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Making a Living for the Biblical Family

Christian self-worth and personal identity are not based on work done, career followed, salary earned, items owned or diplomas achieved.  “Let not the wise man boast of his wisdom” or “the rich man boast of his riches.”  “Do not store up for yourselves treasures on earth…But store up for yourselves treasures in heaven.”  Significance and sense of personal worth are found in one’s relationship with God; in service for His non-temporal Kingdom.  Opposing the Christian worldview is the cultural mindset, which holds out the promise that work will give wealth, prestige, esteem, purpose, values, standards, success and happiness.  The notion further claims that the harder one works, the more one receives, the further one gets.  In this era of so-called “second wave” feminism, the materialistic ethic has combined with growth in individualism - the self-centered ethos in which mothers (and absentee fathers) “detach” themselves from traditional parenting responsibilities.  The level of acceptance of materialism and individualism in society has led to the dominant trend of two spouses working outside the home, in theory to make a living for the “family.”  However, in practice the closer women draw in social and economic status to men the more disruptive is pregnancy and childbirth; the higher the career success the greater the pressure to abandon motherhood.  [The result in Canada, on average the birth rate is 1.5 births per female, the lowest since 1921 (three years after the Great War), less than the replacement rate of 2.1.  The number of women giving birth aged 35 or older accounts for 17.2 percent; four times what it was a generation earlier.  And annually in Canada and the United States there are 1.5 million “terminations” of poorly timed, inconvenient, or totally unwanted pregnancies.]  In the “work-oriented” dual income family, the feminist vision of motherhood is seen as innately visionary, critical to achieving gender equality, and beneficial to the state.  This reimaged notion of motherhood claims that mothers labouring in the workforce do not destroy the joyous sense of connection to sons and daughters or diminish the all-important influence of the home environment on their children’s lives.  However, for most families the shift of both parents into the workplace has caused a time-deficit for homemaking, parenting, and indeed, spousal relationship building.  Work-oriented parents must endure the children’s resentment of their priority to employment and embrace a new psychological ideal of parenting, one that abandons pursuit of perfection in child rearing.  The bottom line issue from a Christian perspective is not so much who works outside the home or even that both parents may choose to do so at certain stages in family life, but why so many spouses are choosing careerism, workaholism, materialism or some preferential allegiance to work over domestic responsibilities, particularly rearing their children.  God does bless both sexes with talents and callings that can only be fulfilled in the public domain.  It would be wrong, given the diversity of situations, to apply a “cookie-cutter” rule on the issue of dual careers outside the home.  It would be right to state that couples with children should be “family-oriented” in their planning and to emphasize that God does not want career or employment to threaten marriage or family success.  Parenting is a fragile art that has profound impact upon our future and the quality of home life deeply affects our communities and our witness for Christ.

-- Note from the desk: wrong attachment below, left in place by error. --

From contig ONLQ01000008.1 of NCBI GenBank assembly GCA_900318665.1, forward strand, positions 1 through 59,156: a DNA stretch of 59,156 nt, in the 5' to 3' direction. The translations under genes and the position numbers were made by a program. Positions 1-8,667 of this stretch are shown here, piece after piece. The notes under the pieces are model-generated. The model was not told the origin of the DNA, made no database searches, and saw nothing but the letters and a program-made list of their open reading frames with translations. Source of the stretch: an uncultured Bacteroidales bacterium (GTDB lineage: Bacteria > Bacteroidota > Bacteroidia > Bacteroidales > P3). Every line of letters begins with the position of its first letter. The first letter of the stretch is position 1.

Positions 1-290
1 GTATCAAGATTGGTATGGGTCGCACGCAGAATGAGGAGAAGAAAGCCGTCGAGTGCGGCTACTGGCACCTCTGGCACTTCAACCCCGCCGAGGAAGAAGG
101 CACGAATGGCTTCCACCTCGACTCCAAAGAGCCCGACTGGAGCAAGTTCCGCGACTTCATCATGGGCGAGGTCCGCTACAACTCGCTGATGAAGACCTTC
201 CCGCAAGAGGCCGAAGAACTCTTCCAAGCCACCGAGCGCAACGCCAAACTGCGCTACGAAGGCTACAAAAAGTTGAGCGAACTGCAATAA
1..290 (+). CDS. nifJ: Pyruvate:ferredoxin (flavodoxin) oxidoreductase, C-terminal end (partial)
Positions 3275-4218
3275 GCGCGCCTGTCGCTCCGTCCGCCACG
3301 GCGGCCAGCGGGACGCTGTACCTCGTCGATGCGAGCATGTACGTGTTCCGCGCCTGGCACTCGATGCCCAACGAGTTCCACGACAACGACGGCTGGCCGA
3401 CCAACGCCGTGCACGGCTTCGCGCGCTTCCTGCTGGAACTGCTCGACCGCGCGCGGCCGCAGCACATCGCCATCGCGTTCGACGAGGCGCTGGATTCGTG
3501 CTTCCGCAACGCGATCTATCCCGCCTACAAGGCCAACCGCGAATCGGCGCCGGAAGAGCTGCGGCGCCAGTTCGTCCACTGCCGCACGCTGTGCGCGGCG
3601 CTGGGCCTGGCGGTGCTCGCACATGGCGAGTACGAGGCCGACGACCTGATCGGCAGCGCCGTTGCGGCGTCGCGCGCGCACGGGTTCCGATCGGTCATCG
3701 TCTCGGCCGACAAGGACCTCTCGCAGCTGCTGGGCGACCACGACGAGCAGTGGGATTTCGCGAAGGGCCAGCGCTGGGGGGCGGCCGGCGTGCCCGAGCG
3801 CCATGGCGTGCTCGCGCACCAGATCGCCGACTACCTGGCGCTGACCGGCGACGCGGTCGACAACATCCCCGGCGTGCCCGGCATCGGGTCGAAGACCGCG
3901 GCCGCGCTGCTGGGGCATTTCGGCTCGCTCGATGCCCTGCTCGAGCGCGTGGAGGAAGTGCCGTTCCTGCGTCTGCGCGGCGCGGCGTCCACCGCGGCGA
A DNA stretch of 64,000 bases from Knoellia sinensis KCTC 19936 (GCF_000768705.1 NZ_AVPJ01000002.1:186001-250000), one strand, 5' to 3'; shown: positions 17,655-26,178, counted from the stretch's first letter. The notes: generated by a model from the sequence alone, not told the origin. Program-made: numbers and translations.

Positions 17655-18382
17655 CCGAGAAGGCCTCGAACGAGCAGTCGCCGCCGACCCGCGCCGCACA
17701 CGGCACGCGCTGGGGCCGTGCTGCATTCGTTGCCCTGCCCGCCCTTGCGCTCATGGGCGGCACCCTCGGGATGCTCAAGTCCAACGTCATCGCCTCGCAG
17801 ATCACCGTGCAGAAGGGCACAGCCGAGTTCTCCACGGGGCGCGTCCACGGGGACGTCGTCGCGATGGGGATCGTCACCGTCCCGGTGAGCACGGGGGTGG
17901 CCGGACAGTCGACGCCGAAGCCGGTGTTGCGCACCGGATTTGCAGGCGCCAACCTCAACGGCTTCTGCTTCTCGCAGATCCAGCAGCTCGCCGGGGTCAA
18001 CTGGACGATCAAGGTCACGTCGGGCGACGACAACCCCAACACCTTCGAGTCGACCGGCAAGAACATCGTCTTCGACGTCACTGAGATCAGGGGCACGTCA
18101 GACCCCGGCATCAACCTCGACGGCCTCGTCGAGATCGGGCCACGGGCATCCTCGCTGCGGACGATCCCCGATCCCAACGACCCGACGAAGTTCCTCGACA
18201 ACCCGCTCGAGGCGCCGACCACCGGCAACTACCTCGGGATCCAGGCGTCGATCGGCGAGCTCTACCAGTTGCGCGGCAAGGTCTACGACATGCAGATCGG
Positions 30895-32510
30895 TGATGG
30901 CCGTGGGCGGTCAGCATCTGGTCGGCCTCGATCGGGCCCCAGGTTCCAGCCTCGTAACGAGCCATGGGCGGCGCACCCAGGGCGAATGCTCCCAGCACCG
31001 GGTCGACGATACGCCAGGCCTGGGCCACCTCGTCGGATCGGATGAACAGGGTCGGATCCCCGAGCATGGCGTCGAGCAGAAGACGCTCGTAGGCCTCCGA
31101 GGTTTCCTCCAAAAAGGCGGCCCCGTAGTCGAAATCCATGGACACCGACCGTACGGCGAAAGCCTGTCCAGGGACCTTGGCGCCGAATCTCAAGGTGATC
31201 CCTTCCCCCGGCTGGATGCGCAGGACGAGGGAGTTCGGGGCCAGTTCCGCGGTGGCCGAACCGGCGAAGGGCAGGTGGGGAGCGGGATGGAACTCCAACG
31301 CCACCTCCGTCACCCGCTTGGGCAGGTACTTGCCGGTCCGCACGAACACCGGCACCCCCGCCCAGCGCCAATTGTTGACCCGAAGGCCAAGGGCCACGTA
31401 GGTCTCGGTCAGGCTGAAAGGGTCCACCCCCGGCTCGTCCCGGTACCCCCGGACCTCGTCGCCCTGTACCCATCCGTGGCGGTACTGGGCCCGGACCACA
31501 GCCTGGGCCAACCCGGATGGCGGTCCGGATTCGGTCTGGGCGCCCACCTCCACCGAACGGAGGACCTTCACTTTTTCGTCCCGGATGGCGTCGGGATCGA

Job 20:20; Ecc 5:8-20; Jer 9:23-24; Mt 6:19-20, 25-34; 1Co 1:31; 2Th 2:10.